Star Light

Hal Clement
Star Light Cover

Star Light


The Mesklinites are back. These sentient, caterpillarlike creatures made their first appearance in Hal Clement's 1954 novel Mission of Gravity. On their home planet, the Mesklinites survive crushing gravity by their low-to-ground bodies and great caution around heights of even a few inches. They thrive on an ammonia rich atmosphere, and oxygen is a stinky poison. Earth has contacted the Mesklinites and we were using them to retrieve an earth probe lost on their disc-shaped planet. Genuine alien/human bonds are formed, but the Mesklinites are merchants who always look toward the own advantage in any deal they make.

Star Light takes place 20 years after the events of Mission of Gravity. Humans have transported a crew of Mesklinites to the giant planet Dhrawn. Its crushing gravity and ammoniac atmosphere makes it impossible for humans to do more than orbit it from an observation craft. The Mesklinites are the surface explorers. They are following human directives, but as in the first novel, they have their own agenda.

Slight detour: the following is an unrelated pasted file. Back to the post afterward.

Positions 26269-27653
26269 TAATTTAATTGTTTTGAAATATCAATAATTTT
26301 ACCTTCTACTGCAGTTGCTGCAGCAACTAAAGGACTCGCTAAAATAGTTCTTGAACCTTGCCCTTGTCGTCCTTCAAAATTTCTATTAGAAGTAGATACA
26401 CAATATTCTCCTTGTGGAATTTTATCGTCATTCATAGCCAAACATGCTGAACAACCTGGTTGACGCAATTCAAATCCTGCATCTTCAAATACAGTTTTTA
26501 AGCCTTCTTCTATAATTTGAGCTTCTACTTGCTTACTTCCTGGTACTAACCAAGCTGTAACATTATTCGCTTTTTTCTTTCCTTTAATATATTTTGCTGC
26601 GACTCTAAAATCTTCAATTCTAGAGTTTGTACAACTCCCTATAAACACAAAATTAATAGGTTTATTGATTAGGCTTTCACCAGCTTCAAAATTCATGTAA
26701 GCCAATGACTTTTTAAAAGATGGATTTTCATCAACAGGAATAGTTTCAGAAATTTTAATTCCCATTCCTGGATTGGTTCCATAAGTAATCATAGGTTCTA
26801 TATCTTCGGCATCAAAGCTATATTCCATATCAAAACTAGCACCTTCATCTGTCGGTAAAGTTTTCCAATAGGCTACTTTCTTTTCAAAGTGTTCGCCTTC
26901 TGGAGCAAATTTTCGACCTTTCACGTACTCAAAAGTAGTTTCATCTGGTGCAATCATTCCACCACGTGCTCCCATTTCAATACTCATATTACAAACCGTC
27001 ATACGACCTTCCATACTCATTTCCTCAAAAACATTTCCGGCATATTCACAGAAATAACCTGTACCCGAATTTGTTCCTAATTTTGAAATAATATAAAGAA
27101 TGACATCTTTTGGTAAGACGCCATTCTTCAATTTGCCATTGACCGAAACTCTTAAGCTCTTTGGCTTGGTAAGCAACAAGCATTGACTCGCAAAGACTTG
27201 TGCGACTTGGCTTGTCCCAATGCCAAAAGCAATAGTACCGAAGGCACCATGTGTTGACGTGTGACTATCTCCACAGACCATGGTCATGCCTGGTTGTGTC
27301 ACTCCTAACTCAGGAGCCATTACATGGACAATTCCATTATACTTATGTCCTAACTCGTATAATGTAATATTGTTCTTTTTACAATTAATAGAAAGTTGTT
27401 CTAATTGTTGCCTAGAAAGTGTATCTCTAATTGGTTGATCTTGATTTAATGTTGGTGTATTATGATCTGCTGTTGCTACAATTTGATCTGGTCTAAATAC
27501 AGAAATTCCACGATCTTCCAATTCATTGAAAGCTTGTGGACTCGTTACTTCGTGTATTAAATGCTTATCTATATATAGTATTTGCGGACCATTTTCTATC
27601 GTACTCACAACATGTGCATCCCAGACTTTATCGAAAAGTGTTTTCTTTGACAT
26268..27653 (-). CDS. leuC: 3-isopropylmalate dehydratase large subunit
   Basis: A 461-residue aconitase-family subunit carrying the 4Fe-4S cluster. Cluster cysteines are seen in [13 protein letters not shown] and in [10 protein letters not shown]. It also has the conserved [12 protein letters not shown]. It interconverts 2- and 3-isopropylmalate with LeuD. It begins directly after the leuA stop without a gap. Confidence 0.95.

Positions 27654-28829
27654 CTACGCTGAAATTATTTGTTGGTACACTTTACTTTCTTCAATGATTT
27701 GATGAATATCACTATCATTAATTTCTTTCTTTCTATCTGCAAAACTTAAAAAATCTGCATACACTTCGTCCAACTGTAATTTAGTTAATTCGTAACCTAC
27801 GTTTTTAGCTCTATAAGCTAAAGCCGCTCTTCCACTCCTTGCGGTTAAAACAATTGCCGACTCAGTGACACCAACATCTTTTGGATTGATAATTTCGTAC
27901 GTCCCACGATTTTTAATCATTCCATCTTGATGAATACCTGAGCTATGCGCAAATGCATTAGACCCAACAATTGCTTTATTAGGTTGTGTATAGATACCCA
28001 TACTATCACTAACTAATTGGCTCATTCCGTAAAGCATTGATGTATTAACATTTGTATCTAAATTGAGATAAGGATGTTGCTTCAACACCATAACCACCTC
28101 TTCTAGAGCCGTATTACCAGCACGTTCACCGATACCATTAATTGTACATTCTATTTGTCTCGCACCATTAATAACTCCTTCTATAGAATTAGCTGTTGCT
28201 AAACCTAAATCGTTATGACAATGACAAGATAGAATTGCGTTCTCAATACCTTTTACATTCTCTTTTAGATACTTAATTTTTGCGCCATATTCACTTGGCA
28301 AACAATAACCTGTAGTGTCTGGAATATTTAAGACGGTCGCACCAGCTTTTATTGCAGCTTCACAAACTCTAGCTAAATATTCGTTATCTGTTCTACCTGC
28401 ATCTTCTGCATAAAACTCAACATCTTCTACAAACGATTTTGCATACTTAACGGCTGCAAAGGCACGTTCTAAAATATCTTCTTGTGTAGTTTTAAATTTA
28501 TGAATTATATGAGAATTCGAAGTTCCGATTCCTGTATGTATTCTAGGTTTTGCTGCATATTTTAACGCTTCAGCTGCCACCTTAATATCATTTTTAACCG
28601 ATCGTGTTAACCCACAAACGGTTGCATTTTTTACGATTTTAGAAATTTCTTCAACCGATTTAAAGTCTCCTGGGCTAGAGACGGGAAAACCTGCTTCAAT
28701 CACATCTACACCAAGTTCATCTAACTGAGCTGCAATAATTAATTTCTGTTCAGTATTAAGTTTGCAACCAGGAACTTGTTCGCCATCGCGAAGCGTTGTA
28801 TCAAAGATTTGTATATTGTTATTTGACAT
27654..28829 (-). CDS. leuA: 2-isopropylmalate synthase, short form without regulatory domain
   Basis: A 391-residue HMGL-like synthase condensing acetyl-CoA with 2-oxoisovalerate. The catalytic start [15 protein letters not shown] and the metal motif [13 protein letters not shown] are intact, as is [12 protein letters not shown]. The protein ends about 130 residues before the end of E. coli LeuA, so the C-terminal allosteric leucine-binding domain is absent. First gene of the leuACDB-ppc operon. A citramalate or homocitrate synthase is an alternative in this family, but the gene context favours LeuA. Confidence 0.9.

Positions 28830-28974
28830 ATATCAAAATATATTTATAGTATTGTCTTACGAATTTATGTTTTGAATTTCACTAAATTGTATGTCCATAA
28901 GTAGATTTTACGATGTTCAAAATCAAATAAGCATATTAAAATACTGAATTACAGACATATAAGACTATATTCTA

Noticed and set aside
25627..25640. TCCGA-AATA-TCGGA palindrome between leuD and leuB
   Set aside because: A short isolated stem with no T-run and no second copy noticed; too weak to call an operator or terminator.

I thought Starlight was Clement's sophomore slump, but I see there was a second Mesklinite novel in 1964. Although the doughty caterpillars remain engaging protagonists, Clement's plot takes the conventions of hard science fiction to their wonkiest extreme. The land craft humans have given the Mesklinites gets caught in a flood and becomes stuck on a rock as the water and ammonia mix that surrounds it refreezes. Getting the craft off that rock takes up most of the novel. I thought I was reading a very wordy French nouveau roman or some postmodern exercise where all the action surrounded fixing a flat tire. Once again, the Mesklinites have in mind an endgame for their human overseers, but the novel is lots of talk and more detail than I wanted about how to dislodge the stranded land craft. I admit I was skimming for the last hundred pages.